Caleta Olivia History and Legends


According to the 1991 census, Caleta Olivia has 28.000 inhabitants. Its natural port was one of the points selected by the Marina Argentina to unload materials for the installation of the telegraph from Buenos Aires to Cabo Vírgenes. Ship lieutenant Exequiel Guttero, in command of the Navy steamship "Guardia Nacional" discovered on 20th November 1901 a cove appropiate for that purpose in the area where they had to perform the task, that he named Olivia.
In the report that he sent to his superiors, he described the chosen place:
"On the 22nd May, I parted from the anchorage place (Punta Borja, at present Comodoro Rivadavia), and continued towards Bahía Langara. Once in the centre of the bay, I anchored one mile from the coast in 12 braces of water on a sandy bottom, and sent a boat to find out wether the beach was able to be boarded to unload the materials for the Telegraph.
After examining all the bay in the steamboat, and given the impossibility to moor with any kind of vessel due to the stone surrounding all the beach, I decided to set out and inspect the coast towards Fondo Beach to find a pier. In this operation, the bad weather surprised me and forced me to anchor on the coast and hold up on the engine during the hard night. The next day at dawn, since I could not keep up any longer, I weighed anchor and headed back to Punta Borja, and when I arrived, I told the Inspector of the Telegraph under construction that given the impossibility to unload the supplies in Langara, I would do it in the closest part of the coast where the operation was possible."
"On 26th May, while inspecting the coast, I saw a spot protected between two shoals. It was a small cove, very deep and sheltered, that permitted in very good conditions the unloading of 800 palms and 700 wire rolls."
"On 28th May, the unloading finished, I parted to Santa Cruz..."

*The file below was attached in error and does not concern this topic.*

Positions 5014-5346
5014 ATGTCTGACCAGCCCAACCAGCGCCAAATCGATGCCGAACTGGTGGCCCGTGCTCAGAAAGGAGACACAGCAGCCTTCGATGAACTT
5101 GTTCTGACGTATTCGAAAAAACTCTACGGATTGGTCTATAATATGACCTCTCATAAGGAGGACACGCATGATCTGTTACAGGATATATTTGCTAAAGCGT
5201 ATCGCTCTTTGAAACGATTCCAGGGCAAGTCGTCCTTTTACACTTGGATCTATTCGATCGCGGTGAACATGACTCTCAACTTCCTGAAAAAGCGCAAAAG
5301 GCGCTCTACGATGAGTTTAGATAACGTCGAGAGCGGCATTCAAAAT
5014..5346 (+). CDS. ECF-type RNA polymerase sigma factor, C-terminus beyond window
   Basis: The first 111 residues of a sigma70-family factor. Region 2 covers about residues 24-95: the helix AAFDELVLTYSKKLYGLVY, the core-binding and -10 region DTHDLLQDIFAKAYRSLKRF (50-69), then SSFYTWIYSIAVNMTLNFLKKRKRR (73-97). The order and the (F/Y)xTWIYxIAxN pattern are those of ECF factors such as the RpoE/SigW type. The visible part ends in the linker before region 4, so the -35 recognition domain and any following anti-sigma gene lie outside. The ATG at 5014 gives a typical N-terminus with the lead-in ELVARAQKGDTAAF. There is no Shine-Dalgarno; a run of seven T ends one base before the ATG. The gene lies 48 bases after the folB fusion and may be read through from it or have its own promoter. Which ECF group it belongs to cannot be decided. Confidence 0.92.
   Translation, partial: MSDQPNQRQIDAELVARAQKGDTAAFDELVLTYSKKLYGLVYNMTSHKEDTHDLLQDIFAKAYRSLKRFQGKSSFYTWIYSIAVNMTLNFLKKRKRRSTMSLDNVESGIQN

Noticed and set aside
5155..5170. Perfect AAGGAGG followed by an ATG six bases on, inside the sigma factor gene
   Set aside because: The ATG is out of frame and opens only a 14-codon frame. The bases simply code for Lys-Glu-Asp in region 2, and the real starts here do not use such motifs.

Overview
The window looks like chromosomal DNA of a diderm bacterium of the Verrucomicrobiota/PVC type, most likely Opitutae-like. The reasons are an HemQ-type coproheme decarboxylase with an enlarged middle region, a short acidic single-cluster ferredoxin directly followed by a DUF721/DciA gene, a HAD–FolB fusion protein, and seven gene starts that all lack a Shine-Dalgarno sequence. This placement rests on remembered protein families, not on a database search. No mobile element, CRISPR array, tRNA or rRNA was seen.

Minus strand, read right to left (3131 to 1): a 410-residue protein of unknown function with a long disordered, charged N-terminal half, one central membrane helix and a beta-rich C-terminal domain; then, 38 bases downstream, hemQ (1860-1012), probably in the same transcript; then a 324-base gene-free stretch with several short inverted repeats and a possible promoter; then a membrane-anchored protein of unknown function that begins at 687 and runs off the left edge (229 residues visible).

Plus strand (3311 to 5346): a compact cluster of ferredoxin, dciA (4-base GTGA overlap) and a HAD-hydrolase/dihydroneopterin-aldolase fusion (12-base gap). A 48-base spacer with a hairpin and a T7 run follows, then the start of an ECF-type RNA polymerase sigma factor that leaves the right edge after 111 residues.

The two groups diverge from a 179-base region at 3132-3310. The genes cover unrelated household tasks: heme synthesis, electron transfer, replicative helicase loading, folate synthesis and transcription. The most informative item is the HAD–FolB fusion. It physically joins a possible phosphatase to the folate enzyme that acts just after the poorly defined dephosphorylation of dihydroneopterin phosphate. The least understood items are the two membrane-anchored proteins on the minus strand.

This enterprise was carried out fostered by General Roca, and it was constructed between 1900 and 1905.
On 16th November 1901, the Telegraphic office started operating in Caleta Olivia, 3 km. distant from the port, since there was no drinking water on the spot. Its three employees were chief Calixto A. Melzi, who had already been the first boss for a few months in Comodoro Rivadavia, Arturo B. Guerra and Manuel Espinosa, the first known inhabitants in the place.
Moreover, taking into consideration that the new office was isolated from all urban areas and many kilometres far from a resource centre to acquire the necessary elements to satisfy the needs of its personnel, they were provided with several food items, which it is interesting to point out in order to describe their gastronomic austerity:
100 kg. crackers, 70 kg. rice, 50 kg. sugar, 70 kg. noodles, 70 kg. mate, 90 kg. flour, 50 kg. cassava flour, 50 kg. dry beans, 1 kg. paprika, 15 kg. tobacco, 3000 smoking paper leaves, and 2 dozens of boxes of matches. They also received a flock of 200 ramboullet sheep with 4 rams exclusively for the consumption of the employees.
The building, constructed in sheet metal and timber in a 3.250 m2 lot, on the base of a unique model used for all the other offices of the line, the remains of which could still be seen in cape Blanco and Bahía Laura, was used both as an office to deliver the postal and telegraphic services, and as lodging place for the employees.
Since the office was distant from the coast, it was inconvenient for those who had settled on the sea shore, and aroused the consequent complaints, which were only taken into consideration in 1922, when the same building was tranferred to the village on the coast, where it remained in activity until 3rd September 1937, when it burnt to ashed, with all it contained, thus forcing the Post Office to operate in a rented building.
Only some of the bosses of the office in those first years have been recorded, but it is worth mentioning them here: from 1907 and for several years, Miguel A. Tamburini; in 1917, Ricardo Arana; and around 1925, Agustín T. Rasca.
By the end of the XIX century, there was extensive sheep breeding in this region of Patagonia, and the wool was shipped from this port after some difficult loading tasks, since the installations were extremely rudimentary. By this time, livestock raising and the estancias in general were developind, and Caleta Olivia was the centre of them.
Another activity that produced an expansion was petroleum. In 1921, the research on the Flanco Sur started and after years of failures and frustrations, in 1944, oil finally sprang in Cañadón Seco, a place near Caleta Olivia, at a depth of 1000 m.
Since November 1995, the oil-deposit 0-12 was declared Monumento Histórico Provincial.
This activity originated the construction of neighbourhoods and the growth of the labor demand. People from different provinces of the country arrived in search for working opportunities.
At the intersection of the streets Independencia, Güemes and Av. San Martín is the Monument to the Oil Worker: El Gorosito, a sculpture by Pablo Daniel Sánchez.

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